Intro

TRANSCRIPT

This past coming out day, I found myself reflective, so I posted about it on social media. I basically said that Coming Out Day turned 31 last year, same as me. I’ve had my own journey with gender and sexuality, and today I have “Queer Womxn in Tech” on my business card, spelled w-o-m-x-n.

Now, along with the pressure from outside the community, there’s disagreement within the community about the definition of each term, about who can fit under what label, but I’ve learned that the labels we give ourselves can provide power and confidence to start to give a name to an otherwise hard-to-describe feeling. And it may not fit just right, but once we have the words to start talking about ourselves, we can start to define our individual identity.

People still use “the bedroom” as a way to talk about gender and sexuality, trying to be supportive or as a way to criticize. As in, “It doesn’t matter what you do in the bedroom.”

But how many kissing scenes do you see on one night of television on one channel? Dating scenes, flirting, office crushes, married couples? And the bedroom doesn’t cover most of the queer community.

A lot of Coming Out Day criticism is because of self centered-ness. Humans are inherently self-centered. But it’s equally important to keep self-awareness high. So if people would just pause and try to balance their self-centeredness with their self-awareness, they would see that Coming Out Day is a celebration of individual clarity.

I simultaneously hate the divisiveness of our world, and I celebrate it. Dissent and action and visibility are what create change. But if we could also try to see the humanity in others, imagine what could be done.

So after I posted that on social media, I kept coming back to it, trying to come up with a way to share my experiences, ways to create visibility in my own way. What could I create that I would have found helpful? What could I create that other people would find helpful, either from the perspective of someone like me or from someone interacting with someone like me? What did I feel like was missing from the discussion, that was relevant to my world?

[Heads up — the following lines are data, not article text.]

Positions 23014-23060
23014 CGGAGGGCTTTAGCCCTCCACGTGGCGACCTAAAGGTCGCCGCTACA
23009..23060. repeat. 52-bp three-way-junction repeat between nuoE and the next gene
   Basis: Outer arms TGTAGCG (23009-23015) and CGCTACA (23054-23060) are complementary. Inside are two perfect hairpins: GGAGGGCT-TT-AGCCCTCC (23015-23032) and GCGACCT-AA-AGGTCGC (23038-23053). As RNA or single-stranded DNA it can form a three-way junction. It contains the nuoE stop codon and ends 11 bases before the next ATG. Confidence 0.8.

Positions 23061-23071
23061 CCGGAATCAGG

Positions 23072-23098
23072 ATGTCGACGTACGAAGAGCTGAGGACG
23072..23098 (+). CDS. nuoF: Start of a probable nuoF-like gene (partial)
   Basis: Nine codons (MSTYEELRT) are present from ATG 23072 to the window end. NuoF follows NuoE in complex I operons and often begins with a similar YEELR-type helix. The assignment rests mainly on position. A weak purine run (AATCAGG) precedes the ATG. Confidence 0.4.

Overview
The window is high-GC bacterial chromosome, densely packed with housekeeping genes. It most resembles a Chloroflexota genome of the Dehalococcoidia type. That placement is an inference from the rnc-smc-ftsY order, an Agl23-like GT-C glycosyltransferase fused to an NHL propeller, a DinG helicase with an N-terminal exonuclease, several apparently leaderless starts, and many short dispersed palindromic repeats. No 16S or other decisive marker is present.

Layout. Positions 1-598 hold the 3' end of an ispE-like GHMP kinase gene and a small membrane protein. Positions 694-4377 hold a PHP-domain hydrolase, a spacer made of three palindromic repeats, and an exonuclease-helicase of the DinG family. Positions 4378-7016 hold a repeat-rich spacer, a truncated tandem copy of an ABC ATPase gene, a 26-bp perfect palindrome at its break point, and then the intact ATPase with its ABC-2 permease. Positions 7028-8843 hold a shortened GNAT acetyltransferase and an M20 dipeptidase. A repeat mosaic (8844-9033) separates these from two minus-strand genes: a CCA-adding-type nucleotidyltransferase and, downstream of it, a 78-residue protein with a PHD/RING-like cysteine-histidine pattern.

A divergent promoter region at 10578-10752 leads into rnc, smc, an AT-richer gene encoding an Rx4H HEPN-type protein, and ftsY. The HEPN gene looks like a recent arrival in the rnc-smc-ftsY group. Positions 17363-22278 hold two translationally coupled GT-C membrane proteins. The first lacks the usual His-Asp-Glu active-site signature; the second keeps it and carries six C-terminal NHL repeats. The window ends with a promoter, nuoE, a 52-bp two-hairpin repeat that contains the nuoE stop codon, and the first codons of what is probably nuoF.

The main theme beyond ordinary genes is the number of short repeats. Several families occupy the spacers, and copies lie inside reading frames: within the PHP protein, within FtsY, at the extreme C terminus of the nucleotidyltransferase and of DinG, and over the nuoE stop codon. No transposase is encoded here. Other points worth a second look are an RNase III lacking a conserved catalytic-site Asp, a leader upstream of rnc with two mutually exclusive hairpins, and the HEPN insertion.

Because I spend a lot of my time being technical. I nerd out about making websites and learning new ways to do things, and the new tools, and the new toys. I try to find different ways to help others understand and benefit from my tech skills. And then I spend the rest of my time talking with others about mental health, about business, about gender and sexuality, about really amazing tv shows with lesbians in them. But I never really felt like I was truly represented anywhere. There were bits and pieces scattered all over, and that feels amazing, but I still have to put all the pieces together myself.

So for instance, you have Lesbians Who Tech for inclusive tech jobs, you have QueerHustle for a network of queer womxn growing their businesses and doing cool stuff, you have queer tv, comics, and pop culture and then all of the websites and podcasts that go along with that, which continue the enjoyment and grow representation. You have coming out stories and discovering the journey to self-awareness. You have mental health awareness. Gender. Womxn in business. Entrepreneur resources. TV shows to help kids code, programs to get more girls coding.

But nothing that truly spoke to me as a whole. So I wanted to make a podcast of things that are relevant to me, that maybe others can take bits and pieces from.

So you can look forward to episodes ranging from website tips to being LGBTQIA in an office setting, to entrepreneurship, mental health, lesbians on TV, basically anything that relates to being a queer womxn, in tech, working for myself. The journey to get here and the excitement of tackling things to come.

Just a queer tech womxn in business offering a little bit of nerdiness and discovery from my own perspective.